Speaking in Soviet Tongues
Language Culture and the Politics of Voice in Revolutionary Russia
Michael S. Gorham
Best Book in Literature and Culture, 2004—AATSEEL
Outstanding Academic Title, Choice 2003
"A first-rate book that explains, better than anything else in print, the origins and inner workings of the Stalinist language culture. Gorham breaks new ground, writing with zest and elegance as he tells a fascinating story."—Victoria Bonnell, University of California
"A rare thing indeed, a wholly original work of scholarship. Gorham's work is truly outstanding."
—James von Geldern, Macalester College
From the classical dialogues of Plato to current political correctness, manipulating language to advance a particular set of values and ideas has been a time-honored practice. During times of radical social and political change, the terms of debate themselves become sharply contested: how people reject, redefine, and reappropriate key words and phrases gives important symbolic shape to their vision of the future. Especially in cataclysmic times, who one is or wants to be is defined by how one writes and speaks.
The language culture of early Soviet Russia marked just such a tenuous state of symbolic affairs. Partly out of necessity, partly in the spirit of change, Bolshevik revolutionaries cast off old verbal models of identity and authority and replaced them with a cacophony of new words, phrases, and communicative contexts intended to define and help legitimatize the new Soviet order. Pitched to an audience composed largely of semiliterate peasants, however, the new Bolshevik message often fell on deaf ears.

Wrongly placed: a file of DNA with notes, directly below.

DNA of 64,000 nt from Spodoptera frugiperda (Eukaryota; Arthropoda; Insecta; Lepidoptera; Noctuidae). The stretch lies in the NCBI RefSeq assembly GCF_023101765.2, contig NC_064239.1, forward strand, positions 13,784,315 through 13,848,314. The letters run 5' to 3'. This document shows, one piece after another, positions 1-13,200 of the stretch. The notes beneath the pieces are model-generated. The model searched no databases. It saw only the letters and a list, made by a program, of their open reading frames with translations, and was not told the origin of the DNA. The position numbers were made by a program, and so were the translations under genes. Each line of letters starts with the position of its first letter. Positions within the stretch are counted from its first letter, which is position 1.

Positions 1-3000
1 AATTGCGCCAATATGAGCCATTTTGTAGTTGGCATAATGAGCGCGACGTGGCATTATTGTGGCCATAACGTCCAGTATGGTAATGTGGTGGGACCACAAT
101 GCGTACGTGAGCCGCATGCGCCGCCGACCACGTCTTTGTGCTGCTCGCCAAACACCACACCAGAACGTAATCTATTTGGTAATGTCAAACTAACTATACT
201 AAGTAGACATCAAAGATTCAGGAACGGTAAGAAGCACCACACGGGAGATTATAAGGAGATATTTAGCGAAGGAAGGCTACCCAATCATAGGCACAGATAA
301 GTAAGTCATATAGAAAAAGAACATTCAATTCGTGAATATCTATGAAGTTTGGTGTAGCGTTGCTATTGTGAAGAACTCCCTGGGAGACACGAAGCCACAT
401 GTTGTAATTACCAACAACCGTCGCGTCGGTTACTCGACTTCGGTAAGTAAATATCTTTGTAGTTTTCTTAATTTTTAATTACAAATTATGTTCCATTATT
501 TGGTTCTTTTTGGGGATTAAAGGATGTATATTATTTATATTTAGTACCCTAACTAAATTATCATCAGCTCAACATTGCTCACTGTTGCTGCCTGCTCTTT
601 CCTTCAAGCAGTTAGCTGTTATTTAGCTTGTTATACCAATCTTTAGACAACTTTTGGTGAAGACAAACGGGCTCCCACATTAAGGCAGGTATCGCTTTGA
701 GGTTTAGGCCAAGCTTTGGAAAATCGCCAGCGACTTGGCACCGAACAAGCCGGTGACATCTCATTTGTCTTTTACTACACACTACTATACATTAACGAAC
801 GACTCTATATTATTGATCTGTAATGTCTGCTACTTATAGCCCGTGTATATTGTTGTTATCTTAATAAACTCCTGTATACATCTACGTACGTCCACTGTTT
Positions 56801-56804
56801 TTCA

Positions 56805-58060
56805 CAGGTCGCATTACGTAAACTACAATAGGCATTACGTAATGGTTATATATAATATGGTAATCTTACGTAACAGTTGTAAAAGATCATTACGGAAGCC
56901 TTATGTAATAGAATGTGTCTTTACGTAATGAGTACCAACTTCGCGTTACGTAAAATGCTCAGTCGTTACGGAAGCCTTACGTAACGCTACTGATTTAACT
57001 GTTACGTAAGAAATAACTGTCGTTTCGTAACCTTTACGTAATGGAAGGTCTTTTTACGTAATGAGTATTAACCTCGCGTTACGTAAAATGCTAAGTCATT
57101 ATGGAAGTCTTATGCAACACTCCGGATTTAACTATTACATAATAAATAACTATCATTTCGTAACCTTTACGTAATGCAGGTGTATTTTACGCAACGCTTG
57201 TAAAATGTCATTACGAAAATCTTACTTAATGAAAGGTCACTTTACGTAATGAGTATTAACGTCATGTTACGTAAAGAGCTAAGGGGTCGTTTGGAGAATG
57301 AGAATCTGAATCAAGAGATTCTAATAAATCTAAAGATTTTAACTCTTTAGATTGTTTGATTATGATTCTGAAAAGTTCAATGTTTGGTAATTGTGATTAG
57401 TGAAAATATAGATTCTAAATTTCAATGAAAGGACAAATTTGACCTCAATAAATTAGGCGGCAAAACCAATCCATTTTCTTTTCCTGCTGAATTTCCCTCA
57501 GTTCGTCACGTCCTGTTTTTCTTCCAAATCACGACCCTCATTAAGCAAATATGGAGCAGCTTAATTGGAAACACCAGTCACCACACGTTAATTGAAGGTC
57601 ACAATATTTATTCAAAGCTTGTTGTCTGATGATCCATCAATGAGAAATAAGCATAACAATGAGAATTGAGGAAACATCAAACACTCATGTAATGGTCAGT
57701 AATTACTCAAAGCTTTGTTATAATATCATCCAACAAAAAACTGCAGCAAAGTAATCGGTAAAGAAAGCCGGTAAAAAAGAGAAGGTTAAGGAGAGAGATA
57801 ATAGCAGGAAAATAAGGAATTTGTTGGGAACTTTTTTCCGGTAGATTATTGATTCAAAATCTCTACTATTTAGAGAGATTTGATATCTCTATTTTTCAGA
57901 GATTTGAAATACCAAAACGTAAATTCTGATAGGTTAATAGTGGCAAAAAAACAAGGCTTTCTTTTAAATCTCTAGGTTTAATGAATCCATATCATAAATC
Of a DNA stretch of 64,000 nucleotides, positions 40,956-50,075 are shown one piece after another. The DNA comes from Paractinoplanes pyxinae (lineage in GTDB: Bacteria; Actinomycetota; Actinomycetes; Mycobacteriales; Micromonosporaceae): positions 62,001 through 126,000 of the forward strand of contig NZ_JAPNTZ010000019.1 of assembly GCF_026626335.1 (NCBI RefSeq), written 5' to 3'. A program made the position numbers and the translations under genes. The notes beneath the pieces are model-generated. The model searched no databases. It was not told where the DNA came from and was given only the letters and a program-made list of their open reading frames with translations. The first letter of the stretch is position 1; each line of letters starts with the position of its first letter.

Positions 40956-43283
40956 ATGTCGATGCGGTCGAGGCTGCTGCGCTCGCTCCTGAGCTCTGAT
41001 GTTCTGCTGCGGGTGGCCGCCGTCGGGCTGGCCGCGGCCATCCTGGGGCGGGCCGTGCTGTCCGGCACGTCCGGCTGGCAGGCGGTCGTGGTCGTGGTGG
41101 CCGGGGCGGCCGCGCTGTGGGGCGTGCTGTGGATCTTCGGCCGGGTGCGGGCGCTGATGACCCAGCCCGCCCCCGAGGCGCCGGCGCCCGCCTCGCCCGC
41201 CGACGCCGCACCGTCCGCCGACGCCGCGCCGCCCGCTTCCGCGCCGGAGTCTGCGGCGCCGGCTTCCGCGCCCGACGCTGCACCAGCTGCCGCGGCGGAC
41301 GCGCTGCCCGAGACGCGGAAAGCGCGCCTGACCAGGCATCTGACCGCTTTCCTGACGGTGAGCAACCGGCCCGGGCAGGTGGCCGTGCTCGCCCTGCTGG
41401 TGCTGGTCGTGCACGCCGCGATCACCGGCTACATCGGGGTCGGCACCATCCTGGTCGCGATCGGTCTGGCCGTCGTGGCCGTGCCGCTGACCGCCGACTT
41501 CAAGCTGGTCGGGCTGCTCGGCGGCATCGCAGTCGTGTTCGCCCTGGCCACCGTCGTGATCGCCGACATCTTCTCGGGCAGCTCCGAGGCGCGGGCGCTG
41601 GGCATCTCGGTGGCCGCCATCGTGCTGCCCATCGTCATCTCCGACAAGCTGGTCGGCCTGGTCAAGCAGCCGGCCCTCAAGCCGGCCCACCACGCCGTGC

Embraced by numerous sympathetic and newly empowered citizens, the voice of Bolshevism also evoked a variety of less desirable reactions, ranging from confusion and willful subversion to total disregard. Indeed, the earliest years of Bolshevik rule produced a communication gap that held little promise for the makings of a proletarian dictatorship. This gap drew the attention of language authorities—most notably Maxim Gorky—and gave rise to a society-wide debate over the appropriate voice of the new Soviet state and its citizenry.
Drawing from history, literature, and sociology, Gorham offers the first comprehensive, interdisciplinary analysis of this critical debate, demonstrating how language ideologies and practices were invented, contested, and redefined. Speaking in Soviet Tongues shows how early Soviet language culture gave rise to unparalleled verbal creativity and utopian imagination while sowing the seeds for perhaps the most notorious forms of Orwellian "newspeak" known to the modern era.
(2003) 277 pp.
Michael S. Gorham is Assistant Professor of Germanic and Slavic Studies at University of Florida.
Table of Contents
1. The Contours of the Communication Gap
2. The Revolutionary Voice and the Resurrection of Meaning
3. Awkward Ambiguities of the Soviet Vox Populi
4. Models of Proletarian Language Acquisition
5. The Cleansing Authority of the Russian National Voice
6. Canonization of the Party-State Voice
7. Narrating the Party State
Epilogue: The Politics of Voice at the Margins of Soviet History
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